Microformer team wins second place in student humanitarian competition
Three University of Wisconsin-Madison College of Engineering graduate students won second place and the Institute of Electrical and Electronic Engineers (IEEE) 2011 Distinguished Student Humanitarian Prize for their work on the Microformer, a low-cost transformer built with recycled electrical components.
Dan Ludois, Patricio Mendoza and Jonathan Lee beat out 13 other finalists and 209 international entries to receive $5,000 toward developing their concept as a method of affordable electrification for underdeveloped parts of the world. The prize was part of the IEEE Presidents' Change the World competition.
The project began as an entry in the 2010 UW-Madison Climate Leadership Challenge, where it won first prize.
"We got together to realize a childhood idea of mine," says Ludois. "It's a means of electrifying areas with little to no cost using completely recyclable components."
The group's concept involves placing transformers from discarded appliances inside recycled paint cans with some oil, creating cheap, medium-voltage transformers. These "microformers" could be used to build an inexpensive distribution network to deliver electricity from any power source-churches, schools or wind turbines, depending on the area-to small, remote homes that have no electrical infrastructure nearby.
"If you've ever been around the UW campus on move-out day, the streets are filled with literally hundreds of microwaves. Everywhere, " Ludois says. "There's so much waste, particularly electronic waste, generated in our society. This is kind of neat in the sense that it's a small step toward taking a bit of waste and re-purposing it."
Since the initial competition, the team has implemented several test installations to spread the word about its idea. As a proof-of-concept, they built a Microformer network at the West Madison Agricultural Research Station that transports electricity from a nearby wind turbine to a tool shed.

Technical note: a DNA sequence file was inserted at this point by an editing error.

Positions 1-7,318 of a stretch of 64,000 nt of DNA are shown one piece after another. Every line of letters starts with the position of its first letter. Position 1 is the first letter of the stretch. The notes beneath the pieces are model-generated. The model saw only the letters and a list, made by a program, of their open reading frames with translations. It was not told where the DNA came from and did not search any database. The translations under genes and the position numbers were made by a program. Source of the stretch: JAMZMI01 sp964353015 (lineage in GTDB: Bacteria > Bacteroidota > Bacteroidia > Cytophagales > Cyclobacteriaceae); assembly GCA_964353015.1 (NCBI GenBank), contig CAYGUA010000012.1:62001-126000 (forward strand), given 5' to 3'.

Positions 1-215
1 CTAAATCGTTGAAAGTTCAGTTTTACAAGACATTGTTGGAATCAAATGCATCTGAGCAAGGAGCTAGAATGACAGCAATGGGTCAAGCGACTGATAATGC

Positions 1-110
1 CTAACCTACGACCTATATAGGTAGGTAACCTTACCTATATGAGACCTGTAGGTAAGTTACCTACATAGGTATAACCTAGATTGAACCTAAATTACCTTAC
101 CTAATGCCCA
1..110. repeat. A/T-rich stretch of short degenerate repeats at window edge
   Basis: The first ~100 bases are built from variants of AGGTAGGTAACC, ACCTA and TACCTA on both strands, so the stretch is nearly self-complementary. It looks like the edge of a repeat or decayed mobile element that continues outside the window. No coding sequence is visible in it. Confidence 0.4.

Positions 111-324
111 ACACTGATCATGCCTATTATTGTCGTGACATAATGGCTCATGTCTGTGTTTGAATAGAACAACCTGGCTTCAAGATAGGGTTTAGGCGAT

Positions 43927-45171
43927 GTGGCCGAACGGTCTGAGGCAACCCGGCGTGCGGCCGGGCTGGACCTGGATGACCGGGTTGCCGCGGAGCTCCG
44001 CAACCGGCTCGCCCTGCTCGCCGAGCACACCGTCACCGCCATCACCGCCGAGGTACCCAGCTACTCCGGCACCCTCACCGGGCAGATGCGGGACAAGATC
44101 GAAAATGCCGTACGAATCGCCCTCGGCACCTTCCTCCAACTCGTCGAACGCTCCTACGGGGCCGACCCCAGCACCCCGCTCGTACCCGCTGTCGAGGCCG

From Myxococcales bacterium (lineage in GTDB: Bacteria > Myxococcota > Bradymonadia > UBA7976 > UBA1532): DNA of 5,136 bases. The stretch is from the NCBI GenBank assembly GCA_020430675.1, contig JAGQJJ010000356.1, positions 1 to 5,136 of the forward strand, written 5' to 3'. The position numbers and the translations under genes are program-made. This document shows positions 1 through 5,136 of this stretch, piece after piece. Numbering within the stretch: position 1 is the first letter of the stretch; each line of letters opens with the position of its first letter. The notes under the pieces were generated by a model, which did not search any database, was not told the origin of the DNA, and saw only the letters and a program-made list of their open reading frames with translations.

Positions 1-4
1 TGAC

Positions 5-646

Mendoza took the concept to his home country of Chile, where he taught students at the University of Chile how to assemble their own Microformers for use in a sustainable energy community project, the Energía Sustentable Cóndor.
"They have their own energy generation through solar panels and wind turbines, but the problem they had was that the wind turbines were far away from the community," Mendoza says. "The Microformer became the perfect solution."
Through demonstrations and competitions, the Microformer team hopes to capture the attention of both the engineering community and other organizations that might be interested in pursuing the technology. Next, the team will present a paper about the Microformer at the IEEE Global Humanitarian Technology Conference in Seattle in October.
Ultimately, this mission of promoting the virtues of the Microformer as widely as possible led the team to make the entire project open-source, available to anyone interested in building one.
"In the end, we knew that we couldn't go to all of the places that we wanted to affect with the idea," Lee explains. "The idea needs to be out there and available for actors who want to go to underdeveloped regions and give local governments or local NGOs another tool to help them electrify places that don't have electricity."
The team likely will use its prize money for that purpose, keeping the Microformer website, www.microformer.org, active as a place where anyone can access information about building a Microformer power grid.